Delicious, universal, and packed with calories, Chinese food can be one of the unhealthiest choices when dining out. Lean proteins and veggies are often doused with sodium, saturated fat and sugar, leaving it difficult to decipher what’s healthy and what’s not.
When eating at a Chinese restaurant follow the well-known eating out rules and limit your portions, choose water over soda, and avoid anything fried. Stick with veggie-centered dishes, hold the sauce, and keep your eye on your salt consumption.
Oh, and don’t forget to use your chopsticks for a built-in portion controller. If you’re still wondering how to make a Chinese meal healthy, follow our go-to guide of what to order and what to avoid.
Avoid This: A popular Chinese delicacy, walnut shrimp is battered, fried, and tossed in a mix of mayonnaise and condensed milk. It’s then topped with glazed walnuts for an extra few hundred calories.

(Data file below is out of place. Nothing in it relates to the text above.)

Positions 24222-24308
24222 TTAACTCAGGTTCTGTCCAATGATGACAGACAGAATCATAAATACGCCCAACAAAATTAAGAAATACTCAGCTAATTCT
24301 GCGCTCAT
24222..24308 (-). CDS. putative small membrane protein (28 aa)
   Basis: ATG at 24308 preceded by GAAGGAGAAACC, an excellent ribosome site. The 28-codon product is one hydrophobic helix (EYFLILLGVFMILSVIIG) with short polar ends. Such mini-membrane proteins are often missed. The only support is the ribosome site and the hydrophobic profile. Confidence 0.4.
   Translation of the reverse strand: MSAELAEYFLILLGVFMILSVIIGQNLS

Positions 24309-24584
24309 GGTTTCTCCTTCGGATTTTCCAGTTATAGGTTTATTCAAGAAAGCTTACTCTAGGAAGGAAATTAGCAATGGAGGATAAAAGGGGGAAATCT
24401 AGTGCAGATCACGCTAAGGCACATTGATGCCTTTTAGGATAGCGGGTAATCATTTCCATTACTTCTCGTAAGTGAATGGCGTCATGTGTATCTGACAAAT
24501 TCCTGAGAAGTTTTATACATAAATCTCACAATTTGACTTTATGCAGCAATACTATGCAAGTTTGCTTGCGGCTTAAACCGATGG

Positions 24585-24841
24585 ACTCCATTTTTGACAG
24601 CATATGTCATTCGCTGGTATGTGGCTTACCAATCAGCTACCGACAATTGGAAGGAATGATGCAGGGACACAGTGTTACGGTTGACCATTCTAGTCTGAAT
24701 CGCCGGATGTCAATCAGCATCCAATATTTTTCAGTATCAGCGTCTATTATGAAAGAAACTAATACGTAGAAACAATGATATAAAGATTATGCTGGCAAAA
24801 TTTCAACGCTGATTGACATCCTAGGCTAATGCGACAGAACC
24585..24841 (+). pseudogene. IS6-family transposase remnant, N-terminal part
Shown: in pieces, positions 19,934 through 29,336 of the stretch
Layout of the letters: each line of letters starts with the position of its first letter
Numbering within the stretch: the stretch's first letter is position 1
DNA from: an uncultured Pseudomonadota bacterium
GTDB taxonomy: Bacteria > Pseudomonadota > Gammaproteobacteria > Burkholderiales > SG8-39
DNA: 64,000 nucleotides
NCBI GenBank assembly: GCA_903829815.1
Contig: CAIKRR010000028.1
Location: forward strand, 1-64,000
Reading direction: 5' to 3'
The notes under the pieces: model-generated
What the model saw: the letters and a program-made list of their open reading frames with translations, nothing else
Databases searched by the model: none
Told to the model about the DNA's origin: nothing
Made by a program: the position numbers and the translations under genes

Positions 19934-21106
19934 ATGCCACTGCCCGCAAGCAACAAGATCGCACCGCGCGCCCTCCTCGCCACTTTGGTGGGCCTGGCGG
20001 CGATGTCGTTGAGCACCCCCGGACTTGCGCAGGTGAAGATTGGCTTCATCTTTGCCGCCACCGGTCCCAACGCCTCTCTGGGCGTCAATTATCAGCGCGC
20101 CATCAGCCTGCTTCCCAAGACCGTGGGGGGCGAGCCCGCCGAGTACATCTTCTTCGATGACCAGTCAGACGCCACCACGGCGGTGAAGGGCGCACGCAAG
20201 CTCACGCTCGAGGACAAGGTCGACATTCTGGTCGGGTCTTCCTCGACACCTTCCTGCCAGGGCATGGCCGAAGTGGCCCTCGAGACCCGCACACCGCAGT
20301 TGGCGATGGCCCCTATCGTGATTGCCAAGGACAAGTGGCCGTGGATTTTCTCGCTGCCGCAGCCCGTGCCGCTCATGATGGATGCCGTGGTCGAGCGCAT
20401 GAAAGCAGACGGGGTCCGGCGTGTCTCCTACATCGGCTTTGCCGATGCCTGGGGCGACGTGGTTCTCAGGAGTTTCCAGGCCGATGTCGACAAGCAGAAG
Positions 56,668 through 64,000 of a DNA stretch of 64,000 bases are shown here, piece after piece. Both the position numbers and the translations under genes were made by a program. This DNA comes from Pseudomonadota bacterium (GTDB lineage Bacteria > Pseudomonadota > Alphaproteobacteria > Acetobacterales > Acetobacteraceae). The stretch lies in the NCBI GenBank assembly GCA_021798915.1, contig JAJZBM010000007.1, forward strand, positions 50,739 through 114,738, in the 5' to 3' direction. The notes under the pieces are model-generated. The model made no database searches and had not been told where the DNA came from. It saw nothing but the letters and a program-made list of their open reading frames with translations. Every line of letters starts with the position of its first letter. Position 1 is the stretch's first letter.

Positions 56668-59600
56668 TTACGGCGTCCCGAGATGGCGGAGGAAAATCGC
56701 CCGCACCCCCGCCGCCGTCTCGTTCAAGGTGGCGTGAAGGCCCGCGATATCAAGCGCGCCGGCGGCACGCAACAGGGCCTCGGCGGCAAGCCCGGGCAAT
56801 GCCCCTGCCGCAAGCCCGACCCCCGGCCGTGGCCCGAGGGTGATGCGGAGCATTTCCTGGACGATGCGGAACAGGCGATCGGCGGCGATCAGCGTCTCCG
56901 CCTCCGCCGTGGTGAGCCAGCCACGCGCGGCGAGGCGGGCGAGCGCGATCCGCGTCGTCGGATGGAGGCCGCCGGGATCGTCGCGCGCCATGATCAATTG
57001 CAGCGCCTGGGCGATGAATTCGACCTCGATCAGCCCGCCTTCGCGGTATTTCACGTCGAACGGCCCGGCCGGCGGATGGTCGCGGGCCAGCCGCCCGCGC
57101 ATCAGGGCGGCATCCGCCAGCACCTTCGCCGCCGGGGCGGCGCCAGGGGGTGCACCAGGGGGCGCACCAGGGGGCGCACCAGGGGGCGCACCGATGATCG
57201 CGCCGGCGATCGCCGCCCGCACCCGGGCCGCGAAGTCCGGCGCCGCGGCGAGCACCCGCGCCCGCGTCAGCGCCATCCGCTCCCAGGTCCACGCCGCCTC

Order This: Opt for shrimp with garlic sauce with extra veggies and less oil. Keep an eye out for stirfried shrimp dishes that are loaded with veggies.
Avoid This: As tasty as they might be, egg rolls are deep fried and overflowing with sodium. Plus, they usually are accompanied by a sugar (and calorie) filled sauce.
Order This: Steamed dumplings are a delicious and oil-free option on nearly every Chinese menu. Keep a special eye out for a variety of steamed dumplings when dining out for dim sum.
Avoid This: Steer clear from starting your meal with extra orders of appetizers. Pot stickers, spare ribs, and items labeled “crispy” are all deep-fried and calorie-packed.
Order This: A known remedy for curbing your appetite and filling your belly, soup is a great healthy option when enjoying Chinese food. Look for hot and sour, or wonton soup for a lower calorie start to your meal.
Avoid This: A Chinese classic, sweet and sour dishes are generally batter-fried and doused in a sugary sauce. Don’t let the token bell peppers fool you, these dishes are weight watcher saboteurs.
Order This: Choose teriyaki chicken paired with broccoli instead.
Avoid This: Fried rice is generally doused in butter or oil and packed with sodium.